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Earth Science

Huge Phytoplankton Bloom Found Under Arctic Ice 99

Posted by timothy
from the basis-of-a-new-cocktail dept.
ananyo writes "Researchers have been shocked to find a record-breaking phytoplankton bloom hidden under Arctic ice. The finding is a big surprise — few scientists thought blooms of this size could grow in Arctic waters. The finding implies that the Arctic is much more productive than previously thought — researchers now think some 25% of the Arctic Ocean has conditions conducive to such blooms (abstract). The discovery also helps to explain why Arctic waters have proven such a good carbon dioxide sink."
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Huge Phytoplankton Bloom Found Under Arctic Ice

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  • Hot photos (Score:5, Informative)

    by BadPirate (1572721) on Thursday June 07, 2012 @06:01PM (#40250377) Homepage

    Okay... so I couldn't visualize a huge phyto-plankton bloom and TFA was no help. Here's something.

    http://spiff.ucsd.edu/chaos.gif [ucsd.edu]

  • by Anonymous Coward on Thursday June 07, 2012 @06:03PM (#40250403)

    Photosynthesis CO2 + water + sunlight -> glucose + O2

  • by v1 (525388) on Thursday June 07, 2012 @06:09PM (#40250459) Homepage Journal

    That would only be true if the plankton were buried and did not rot. Same as trees.

    Unless you're going nuclear or launching it into space, nothing permanently gets rid of it. Plants just take CO2 and H2O and strip off the O into the air and use the CH for building material and energy storage. It's all going to go back into the pot again eventually no matter what you do with it.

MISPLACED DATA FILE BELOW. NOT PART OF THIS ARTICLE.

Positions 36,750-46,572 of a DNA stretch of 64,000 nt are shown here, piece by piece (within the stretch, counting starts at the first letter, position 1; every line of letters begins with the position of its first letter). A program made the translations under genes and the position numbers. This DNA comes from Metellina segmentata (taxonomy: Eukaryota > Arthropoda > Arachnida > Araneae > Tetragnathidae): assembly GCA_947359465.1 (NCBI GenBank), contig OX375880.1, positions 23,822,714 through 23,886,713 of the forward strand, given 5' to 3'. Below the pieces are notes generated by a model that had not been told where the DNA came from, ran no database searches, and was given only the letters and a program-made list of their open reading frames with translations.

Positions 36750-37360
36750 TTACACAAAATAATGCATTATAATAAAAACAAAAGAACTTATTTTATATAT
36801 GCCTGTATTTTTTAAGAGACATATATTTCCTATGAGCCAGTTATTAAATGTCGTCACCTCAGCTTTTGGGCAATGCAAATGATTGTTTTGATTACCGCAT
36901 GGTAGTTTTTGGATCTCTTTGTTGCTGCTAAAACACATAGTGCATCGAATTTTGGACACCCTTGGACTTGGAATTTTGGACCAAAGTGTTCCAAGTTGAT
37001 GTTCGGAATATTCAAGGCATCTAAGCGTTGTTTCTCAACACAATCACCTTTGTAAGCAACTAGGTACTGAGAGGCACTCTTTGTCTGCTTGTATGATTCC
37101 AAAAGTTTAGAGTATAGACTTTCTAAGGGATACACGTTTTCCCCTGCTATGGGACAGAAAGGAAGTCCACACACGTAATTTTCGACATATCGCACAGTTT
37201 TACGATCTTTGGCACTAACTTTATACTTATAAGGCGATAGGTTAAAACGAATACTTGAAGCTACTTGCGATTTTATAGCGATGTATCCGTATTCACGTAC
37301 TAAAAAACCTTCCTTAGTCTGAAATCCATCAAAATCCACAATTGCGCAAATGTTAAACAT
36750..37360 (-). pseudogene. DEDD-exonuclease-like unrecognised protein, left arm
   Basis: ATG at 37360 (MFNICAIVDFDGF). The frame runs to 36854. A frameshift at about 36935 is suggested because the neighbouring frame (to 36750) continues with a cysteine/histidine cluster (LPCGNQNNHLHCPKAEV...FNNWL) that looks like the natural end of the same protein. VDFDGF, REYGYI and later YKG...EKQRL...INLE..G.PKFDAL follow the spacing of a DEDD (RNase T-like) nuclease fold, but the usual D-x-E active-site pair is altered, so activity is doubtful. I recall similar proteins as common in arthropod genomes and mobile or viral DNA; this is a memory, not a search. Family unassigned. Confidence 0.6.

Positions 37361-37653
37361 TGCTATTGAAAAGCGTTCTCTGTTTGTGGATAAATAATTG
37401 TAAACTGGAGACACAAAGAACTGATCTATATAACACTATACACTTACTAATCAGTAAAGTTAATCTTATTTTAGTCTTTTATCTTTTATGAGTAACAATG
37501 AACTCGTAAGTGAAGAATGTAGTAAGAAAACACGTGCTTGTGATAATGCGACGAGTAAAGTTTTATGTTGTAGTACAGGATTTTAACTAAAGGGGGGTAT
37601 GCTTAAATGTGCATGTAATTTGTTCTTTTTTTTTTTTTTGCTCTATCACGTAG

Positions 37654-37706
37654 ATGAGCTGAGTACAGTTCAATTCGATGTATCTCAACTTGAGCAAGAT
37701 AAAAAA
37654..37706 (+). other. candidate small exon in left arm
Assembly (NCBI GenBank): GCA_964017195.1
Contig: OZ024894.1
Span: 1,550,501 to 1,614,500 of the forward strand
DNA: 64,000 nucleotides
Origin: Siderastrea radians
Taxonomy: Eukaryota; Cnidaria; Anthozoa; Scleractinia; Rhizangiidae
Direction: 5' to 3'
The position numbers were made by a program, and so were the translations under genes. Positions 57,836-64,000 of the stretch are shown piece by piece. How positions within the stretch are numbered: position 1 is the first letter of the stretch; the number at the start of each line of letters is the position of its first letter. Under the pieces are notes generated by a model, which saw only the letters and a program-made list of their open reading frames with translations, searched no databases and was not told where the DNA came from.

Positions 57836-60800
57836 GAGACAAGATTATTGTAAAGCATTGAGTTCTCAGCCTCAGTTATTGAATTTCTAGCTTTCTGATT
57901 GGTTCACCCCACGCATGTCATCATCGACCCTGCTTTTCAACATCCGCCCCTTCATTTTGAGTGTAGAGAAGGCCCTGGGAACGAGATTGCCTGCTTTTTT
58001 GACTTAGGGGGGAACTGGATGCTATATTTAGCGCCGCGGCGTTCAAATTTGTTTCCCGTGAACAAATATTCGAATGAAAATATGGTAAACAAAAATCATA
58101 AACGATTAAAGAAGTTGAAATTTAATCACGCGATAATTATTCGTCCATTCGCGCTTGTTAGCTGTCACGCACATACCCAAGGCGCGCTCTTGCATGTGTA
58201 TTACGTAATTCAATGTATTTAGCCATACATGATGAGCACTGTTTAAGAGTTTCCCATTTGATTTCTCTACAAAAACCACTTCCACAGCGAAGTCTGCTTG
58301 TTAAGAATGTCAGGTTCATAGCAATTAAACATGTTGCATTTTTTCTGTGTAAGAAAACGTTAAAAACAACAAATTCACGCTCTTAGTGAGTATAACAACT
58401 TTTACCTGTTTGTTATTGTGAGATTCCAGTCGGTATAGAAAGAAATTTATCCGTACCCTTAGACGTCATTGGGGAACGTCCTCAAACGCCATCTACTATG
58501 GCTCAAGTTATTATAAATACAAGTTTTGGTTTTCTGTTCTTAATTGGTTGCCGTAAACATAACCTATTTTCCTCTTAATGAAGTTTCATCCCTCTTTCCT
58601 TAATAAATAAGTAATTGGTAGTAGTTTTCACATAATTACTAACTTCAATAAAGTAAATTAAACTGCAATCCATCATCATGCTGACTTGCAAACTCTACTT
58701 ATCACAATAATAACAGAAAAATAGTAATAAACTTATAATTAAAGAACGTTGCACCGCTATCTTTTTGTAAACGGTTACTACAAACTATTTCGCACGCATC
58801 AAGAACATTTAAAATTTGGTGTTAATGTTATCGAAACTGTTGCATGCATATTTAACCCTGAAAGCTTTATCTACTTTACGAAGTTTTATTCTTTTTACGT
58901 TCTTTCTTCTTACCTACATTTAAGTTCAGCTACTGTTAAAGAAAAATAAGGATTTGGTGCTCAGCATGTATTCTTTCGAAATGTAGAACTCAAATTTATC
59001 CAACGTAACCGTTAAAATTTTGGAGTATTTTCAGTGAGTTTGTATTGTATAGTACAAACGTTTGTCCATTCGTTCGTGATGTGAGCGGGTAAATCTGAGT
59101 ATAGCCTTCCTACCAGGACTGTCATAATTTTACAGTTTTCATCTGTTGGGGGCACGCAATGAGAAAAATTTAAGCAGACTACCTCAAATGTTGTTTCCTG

"Sequestering" carbon in any way is about the same as "squestering" trash by burying it in the dump. Just gets it out of sight for awhile, you gotta think about the future.

  • by blibbler (15793) on Thursday June 07, 2012 @06:17PM (#40250555)

    What typically happens is once the plankton dies, it sinks to the bottom of the sea. If it lands in an anaerobic area (a region of low oxygen, which is not uncommon on the sea floor) then it will not rot. Over time, it could be covered with sediments and blocked off from the rest of the sea. Over the course of millions of years, the dead plankton may be cooked at 70-80 degrees and transform into oil and gas. Once in this liquid or gas form, it can move from this source material. If it is caught in a trap, then it could become an economic oil or gas deposit several dozen million years in the future.

    In contrast, most trees fall and rot on the ground. The amazon rainforest is a big area with lots of trees and plants, but there is also lots of organisms actively decomposing the dead material. Some carbon can get stuck in the ground, but it tends to be much less than the sea.

  • by budgenator (254554) on Thursday June 07, 2012 @09:21PM (#40252147) Journal

    Those little gomers are 20 - 30% lipids, and those lipids are what gets turned into petroleum crude oil after it settles out and reduces under the seabed muck.

  • Re:shocked? (Score:4, Informative)

    by a_mari_usque_ad_mare (1996182) on Thursday June 07, 2012 @11:09PM (#40252881)

    You make a false equivalence here. Both sides have clowns, but one side has the vast majority of publishing scientists and the royal scientific societies in many nations. Only one side, as i have seen it, argues with data. Also, to my knowledge only one side has stooped to using pr firms with ties to the tobacco industry.

"Consistency requires you to be as ignorant today as you were a year ago." -- Bernard Berenson

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